Oklahoma City landowners recognized for forest stewardship
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Published: 24-Nov-2010

CapitolBeatOK Staff Report

Published: 24-Nov-2010

An Oklahoma City couple have received recent recognition for excellent stewardship and care for their land. The story behind these honors begins in April 2007, when Mark and Carol Aldridge purchased a fifty-three acre tract of forestland within Oklahoma County.

When the Aldridges bought the land, little management had occurred on the property for many years, and a large amount of trash was spread around. The forest resource was in a state of decline and the acreage had been overrun by privet, an invasive shrub.  The property originally was scheduled to be excavated and turned into approximately 70 or 80 plots for a new subdivision but Mark and Carol had bigger and better plans. 

Many people would have looked at this area and thought that it was a lost cause but the Aldridges could see the beauty and potential of the natural resources. In 2008, they signed up for the Oklahoma Forest Stewardship Program through the Oklahoma Forestry Services. Subsequently, they have implemented many conservation practices.

Mark and Carol are described by one friend as a couple who “truly care about land conservation and continue to practice good stewardship.”  Their property contains bottomland hardwood forest type as well as post oak – blackjack oak forest type commonly known as the Cross Timbers.  Approximately forty-five of the fifty-three acres are forested and the Deep Fork River flows along the north side of the property.  At first, most of the property was impassable and many of the larger oaks and hardwoods were declining. 

The first thing Mark and Carol did was slowly make their way across the property removing trash and thinning the forest. They encountered some hardships throughout the past years while dealing with power line and sewage pipe work, but continued to make certain contractors respected the natural resources and saved as many trees and vegetation within the work areas as possible. 

The Aldridges have implemented several conservation practices that demonstrated good stewardship of the land, such as tree plantings to enhance beauty and recreation, encourage wildlife, protect water quality and guard against soil erosion.  They planted several hundred trees, including a variety of oaks, maples, pines and other hardwoods.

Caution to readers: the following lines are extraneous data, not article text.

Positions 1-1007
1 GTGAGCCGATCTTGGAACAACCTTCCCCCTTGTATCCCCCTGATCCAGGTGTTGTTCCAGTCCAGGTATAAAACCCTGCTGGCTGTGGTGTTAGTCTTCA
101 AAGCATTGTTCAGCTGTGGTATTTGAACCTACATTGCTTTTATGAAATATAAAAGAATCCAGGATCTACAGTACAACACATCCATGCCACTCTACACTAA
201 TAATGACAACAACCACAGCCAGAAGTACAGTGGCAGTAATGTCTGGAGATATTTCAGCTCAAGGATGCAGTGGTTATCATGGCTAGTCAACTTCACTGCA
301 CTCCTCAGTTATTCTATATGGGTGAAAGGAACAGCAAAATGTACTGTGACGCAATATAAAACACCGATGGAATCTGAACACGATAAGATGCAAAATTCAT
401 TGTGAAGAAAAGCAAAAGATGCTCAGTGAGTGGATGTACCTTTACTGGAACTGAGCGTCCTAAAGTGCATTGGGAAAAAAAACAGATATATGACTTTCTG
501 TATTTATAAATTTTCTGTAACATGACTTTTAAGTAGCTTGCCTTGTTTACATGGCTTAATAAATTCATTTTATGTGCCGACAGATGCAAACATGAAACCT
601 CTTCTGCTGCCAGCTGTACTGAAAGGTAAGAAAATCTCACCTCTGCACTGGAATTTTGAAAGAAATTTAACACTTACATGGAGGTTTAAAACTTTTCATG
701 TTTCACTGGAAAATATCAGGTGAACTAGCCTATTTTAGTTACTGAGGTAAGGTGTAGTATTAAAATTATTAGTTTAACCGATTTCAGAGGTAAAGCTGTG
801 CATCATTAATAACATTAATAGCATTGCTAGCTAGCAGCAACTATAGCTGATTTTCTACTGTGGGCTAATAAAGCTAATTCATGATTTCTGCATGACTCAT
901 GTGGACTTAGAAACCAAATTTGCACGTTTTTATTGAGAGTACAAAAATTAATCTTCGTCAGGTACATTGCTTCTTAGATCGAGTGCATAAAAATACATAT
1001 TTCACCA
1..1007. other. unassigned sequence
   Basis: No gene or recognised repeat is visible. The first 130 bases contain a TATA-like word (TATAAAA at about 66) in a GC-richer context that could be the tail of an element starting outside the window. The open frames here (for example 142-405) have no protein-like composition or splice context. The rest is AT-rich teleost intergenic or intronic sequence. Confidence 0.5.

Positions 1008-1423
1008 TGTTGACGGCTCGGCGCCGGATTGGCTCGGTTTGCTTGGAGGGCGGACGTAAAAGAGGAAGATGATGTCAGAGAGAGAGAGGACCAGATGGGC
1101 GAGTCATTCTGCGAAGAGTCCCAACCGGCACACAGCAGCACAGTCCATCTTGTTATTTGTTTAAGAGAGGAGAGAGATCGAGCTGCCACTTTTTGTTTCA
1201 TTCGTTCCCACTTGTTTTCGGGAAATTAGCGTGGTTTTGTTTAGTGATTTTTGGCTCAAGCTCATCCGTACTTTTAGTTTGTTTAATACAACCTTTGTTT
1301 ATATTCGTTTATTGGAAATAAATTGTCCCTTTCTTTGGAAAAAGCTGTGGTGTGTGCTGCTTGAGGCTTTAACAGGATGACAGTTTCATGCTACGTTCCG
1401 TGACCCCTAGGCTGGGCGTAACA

Because their land falls within Oklahoma City boundaries, it is unique and provides habitat for numerous wildlife species that have limited space within the city.  It is not uncommon to observe deer, turtles, bobcat, fox, raccoon and a variety of birds on the property. 

On Friday (November 19), Mark and Carol Aldridge were recognized for their outstanding forest stewardship by Oklahoma Forestry Services. In the words of a press release the acclaim came in gratitude to the couple for

“setting a great example for other landowners and the public.” Recognition took the form of a certificate of honor, a “stewardship sign” on the property, and a visit with several members of the Forestry Services staff.

There is widespread misunderstanding about the extent of, and importance of, forests in Oklahoma. The state’s forestry resource assessment completed earlier this year as part of a national mandate, demonstrated anew diversity of forest types in the Sooner State. Among information contained in the lengthy report was documentation of the 90 percent of state forests owned by private landowners.

In a statement sent to CapitolBeatOK this summer, state Forester John Burwell said the report may finally shatter mythical remnants of Oklahoma as still a Dust Bowl. As he observed, “Oklahoma has almost 10 million acres of forestland covering nearly 23% of the state.”

Among urban planners and developers, more emphasis is being placed on development or maintenance of urban forests (dubbed “community forests” in some reports) within Oklahoma’s larger cities, both for reasons of aesthetics and due to environmental benefits derived from the presence of trees.

More information about the Oklahoma Forest Stewardship Program is available from www.forestry.ok.gov or by telephoning 405-522-6158.

Note: Editor Patrick B. McGuigan contributed to this report.


 

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